Log in

Login to your account

Username *
Password *
Remember Me

Magnifier

Rate this item
(1 Vote)

This is an essential part of every stamp collector's tool kit. There are always details of every stamp that can only be seen with a magnifying glass, no matter how good your eyesight is.

Most collectors have several magnifiers for various views.

The basic magnifier is a traveling one that can be taken to stamp shows to examine material from a dealer's offering before you buy the stamp or cover. This can vary in strengths, but one should be in your pocket at all times.

For the home, get a top-quality, color-corrected glass with a power between five and ten. Collectors claim that more than ten power actually shows too much in detail and may be useless in examining stamps. Less than five power simply does not show everything that you will want to see on a stamp.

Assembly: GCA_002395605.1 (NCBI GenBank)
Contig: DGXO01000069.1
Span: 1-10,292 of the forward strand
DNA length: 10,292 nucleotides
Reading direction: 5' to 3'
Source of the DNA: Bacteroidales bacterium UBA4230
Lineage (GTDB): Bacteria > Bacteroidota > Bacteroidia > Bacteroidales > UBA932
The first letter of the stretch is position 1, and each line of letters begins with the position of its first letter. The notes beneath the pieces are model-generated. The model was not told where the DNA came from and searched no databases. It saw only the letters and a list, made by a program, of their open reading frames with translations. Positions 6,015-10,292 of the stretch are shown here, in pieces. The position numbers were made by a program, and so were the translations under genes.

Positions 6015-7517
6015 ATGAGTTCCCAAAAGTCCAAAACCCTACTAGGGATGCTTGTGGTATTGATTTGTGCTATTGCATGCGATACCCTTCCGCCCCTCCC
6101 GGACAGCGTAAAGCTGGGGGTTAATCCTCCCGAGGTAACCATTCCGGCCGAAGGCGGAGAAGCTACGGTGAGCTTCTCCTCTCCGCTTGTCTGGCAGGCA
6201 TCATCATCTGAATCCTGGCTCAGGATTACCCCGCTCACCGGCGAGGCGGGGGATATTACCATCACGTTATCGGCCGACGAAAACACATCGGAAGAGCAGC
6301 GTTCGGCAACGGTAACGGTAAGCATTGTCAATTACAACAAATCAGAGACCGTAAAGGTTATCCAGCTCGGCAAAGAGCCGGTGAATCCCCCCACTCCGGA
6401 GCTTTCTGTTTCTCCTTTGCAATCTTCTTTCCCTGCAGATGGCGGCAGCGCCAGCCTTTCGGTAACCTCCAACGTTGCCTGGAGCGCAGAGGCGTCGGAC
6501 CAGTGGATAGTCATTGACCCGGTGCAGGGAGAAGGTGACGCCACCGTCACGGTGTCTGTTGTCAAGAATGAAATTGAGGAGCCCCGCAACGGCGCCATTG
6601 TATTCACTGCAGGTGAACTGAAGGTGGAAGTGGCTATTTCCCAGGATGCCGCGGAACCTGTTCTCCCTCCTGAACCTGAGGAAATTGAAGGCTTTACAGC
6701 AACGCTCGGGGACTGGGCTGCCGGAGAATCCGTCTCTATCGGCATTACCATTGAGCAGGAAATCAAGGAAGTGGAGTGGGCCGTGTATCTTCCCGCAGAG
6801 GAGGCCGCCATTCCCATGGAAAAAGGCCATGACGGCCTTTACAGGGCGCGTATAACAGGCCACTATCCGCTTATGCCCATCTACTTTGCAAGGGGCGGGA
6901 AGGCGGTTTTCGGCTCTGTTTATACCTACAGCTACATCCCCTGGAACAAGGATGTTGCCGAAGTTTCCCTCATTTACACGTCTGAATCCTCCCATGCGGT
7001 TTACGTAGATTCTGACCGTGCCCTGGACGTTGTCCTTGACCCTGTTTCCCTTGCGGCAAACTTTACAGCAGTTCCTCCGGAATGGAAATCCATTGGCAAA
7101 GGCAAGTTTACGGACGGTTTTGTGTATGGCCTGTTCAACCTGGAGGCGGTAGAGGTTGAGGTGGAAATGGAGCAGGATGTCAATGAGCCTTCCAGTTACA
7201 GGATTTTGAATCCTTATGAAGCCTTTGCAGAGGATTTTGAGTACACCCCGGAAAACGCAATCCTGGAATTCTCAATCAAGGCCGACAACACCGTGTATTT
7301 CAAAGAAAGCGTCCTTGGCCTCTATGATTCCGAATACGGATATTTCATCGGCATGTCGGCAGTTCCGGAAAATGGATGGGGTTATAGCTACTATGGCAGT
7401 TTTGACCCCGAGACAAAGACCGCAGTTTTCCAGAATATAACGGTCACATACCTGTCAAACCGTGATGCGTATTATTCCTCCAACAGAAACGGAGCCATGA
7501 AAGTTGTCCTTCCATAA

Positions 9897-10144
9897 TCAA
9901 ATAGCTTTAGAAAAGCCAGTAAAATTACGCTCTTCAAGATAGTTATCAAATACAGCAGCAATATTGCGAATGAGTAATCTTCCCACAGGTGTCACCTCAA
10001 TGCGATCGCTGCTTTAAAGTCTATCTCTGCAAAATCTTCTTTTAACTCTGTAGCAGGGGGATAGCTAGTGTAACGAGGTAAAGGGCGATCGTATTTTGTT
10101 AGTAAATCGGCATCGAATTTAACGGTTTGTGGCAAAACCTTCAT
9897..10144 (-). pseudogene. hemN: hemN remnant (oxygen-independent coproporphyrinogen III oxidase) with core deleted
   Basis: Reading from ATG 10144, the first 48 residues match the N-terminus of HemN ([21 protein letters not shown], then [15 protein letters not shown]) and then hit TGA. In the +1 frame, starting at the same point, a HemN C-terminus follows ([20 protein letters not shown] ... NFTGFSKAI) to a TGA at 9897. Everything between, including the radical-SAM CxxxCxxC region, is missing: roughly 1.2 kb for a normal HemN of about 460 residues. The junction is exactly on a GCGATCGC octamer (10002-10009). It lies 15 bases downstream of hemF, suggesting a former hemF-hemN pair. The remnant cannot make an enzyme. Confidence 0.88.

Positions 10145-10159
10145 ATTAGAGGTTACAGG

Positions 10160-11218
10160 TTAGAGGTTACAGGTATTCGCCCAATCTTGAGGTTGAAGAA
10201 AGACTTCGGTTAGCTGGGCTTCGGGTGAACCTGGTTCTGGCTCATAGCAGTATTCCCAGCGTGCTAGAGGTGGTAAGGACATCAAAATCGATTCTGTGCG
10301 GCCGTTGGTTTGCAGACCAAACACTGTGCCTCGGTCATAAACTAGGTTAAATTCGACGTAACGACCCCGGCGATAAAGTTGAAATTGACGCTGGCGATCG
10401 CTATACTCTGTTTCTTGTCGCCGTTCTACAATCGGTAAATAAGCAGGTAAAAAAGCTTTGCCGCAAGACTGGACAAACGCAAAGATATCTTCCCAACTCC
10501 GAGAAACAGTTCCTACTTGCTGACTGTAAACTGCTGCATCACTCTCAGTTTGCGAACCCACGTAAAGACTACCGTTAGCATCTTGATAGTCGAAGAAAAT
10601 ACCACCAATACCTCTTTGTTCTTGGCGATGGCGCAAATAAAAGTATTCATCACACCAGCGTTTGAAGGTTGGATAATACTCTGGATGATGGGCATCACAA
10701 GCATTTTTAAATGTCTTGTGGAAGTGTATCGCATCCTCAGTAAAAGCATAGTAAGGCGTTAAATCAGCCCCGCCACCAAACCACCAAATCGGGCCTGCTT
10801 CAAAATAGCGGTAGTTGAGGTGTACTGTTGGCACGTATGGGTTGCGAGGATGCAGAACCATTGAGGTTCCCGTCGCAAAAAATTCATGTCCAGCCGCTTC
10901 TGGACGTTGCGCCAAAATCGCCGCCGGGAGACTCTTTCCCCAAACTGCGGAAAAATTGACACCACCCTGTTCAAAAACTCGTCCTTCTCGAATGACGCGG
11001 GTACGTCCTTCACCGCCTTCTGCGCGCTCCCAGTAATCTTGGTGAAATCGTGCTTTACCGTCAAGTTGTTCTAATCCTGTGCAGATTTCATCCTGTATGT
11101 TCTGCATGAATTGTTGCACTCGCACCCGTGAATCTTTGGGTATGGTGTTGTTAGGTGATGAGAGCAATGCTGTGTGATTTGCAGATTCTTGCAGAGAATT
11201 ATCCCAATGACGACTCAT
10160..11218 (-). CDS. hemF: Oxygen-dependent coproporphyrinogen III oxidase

The easiest way to check if the lens is color-corrected is to examine a black line on a white background. If you see a thin rainbow or any other color or shade besides black at the edge of the black line, then reject that glass.

Some magnifiers have built-in illumination while others are on a stand and leave the hands free to adjust the stamp in various positions. Take a stamp with you when shopping for a magnifying glass. Find the one that you are most comfortable with before buying.

Care must be used in either type. A pointed tip is easier to slide under a stamp, but it can also damage or even slice the item if not used properly. A spade end may push the perforations aside and bend them, as you are trying to get under the stamp.

Every so often plan on sanding the edges of the tongs so that your finger does not feel any sharp hooks. Do not sharpen the edges, only the point of the tongs.

It takes practice to get used to tongs, but they should be used if you plan to keep your stamps a long time. Moisture from your fingers can adhere to the stamps and eventually discolor or even wet the stamp enough to stick to the album page.